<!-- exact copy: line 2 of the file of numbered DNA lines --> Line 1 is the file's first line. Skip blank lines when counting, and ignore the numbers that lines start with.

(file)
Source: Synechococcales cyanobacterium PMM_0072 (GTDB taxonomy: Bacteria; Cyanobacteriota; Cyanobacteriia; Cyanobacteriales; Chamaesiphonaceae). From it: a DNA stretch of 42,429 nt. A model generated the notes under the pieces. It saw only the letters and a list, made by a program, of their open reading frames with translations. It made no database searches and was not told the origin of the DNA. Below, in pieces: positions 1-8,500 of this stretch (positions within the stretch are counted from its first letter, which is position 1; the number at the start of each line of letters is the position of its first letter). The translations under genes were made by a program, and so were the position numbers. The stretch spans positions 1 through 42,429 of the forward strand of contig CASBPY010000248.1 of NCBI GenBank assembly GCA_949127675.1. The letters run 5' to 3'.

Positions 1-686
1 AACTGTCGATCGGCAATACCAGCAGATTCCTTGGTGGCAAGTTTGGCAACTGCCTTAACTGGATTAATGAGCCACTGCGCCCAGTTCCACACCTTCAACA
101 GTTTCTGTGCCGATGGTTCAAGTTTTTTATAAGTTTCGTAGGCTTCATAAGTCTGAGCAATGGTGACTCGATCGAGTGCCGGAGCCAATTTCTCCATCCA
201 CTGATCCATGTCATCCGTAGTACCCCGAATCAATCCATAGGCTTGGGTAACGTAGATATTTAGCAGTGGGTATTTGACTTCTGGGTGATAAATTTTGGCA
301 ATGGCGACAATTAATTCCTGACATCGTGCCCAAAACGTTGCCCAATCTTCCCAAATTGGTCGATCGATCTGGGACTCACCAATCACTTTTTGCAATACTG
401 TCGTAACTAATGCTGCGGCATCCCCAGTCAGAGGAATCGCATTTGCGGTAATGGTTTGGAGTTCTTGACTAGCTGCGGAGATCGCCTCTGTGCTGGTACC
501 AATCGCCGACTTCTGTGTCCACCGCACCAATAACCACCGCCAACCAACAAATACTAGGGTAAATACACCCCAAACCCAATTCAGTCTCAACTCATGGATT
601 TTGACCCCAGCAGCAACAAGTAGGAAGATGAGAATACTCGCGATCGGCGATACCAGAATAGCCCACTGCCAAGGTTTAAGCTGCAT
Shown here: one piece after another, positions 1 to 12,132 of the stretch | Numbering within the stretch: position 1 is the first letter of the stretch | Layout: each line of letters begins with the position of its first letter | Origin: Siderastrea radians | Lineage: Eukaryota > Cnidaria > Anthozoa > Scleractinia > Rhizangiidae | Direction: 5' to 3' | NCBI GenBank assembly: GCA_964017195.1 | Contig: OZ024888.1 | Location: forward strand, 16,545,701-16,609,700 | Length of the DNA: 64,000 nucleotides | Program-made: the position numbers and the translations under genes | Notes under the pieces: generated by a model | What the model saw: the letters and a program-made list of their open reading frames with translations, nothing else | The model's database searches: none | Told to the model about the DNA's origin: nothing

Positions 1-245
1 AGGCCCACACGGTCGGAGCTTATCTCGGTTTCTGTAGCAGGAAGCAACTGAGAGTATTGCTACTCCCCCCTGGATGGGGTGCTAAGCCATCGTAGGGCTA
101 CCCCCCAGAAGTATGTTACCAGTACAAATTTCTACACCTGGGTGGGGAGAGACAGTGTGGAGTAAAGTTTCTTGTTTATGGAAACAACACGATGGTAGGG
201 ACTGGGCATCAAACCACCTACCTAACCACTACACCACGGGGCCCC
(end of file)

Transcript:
Positions 1-686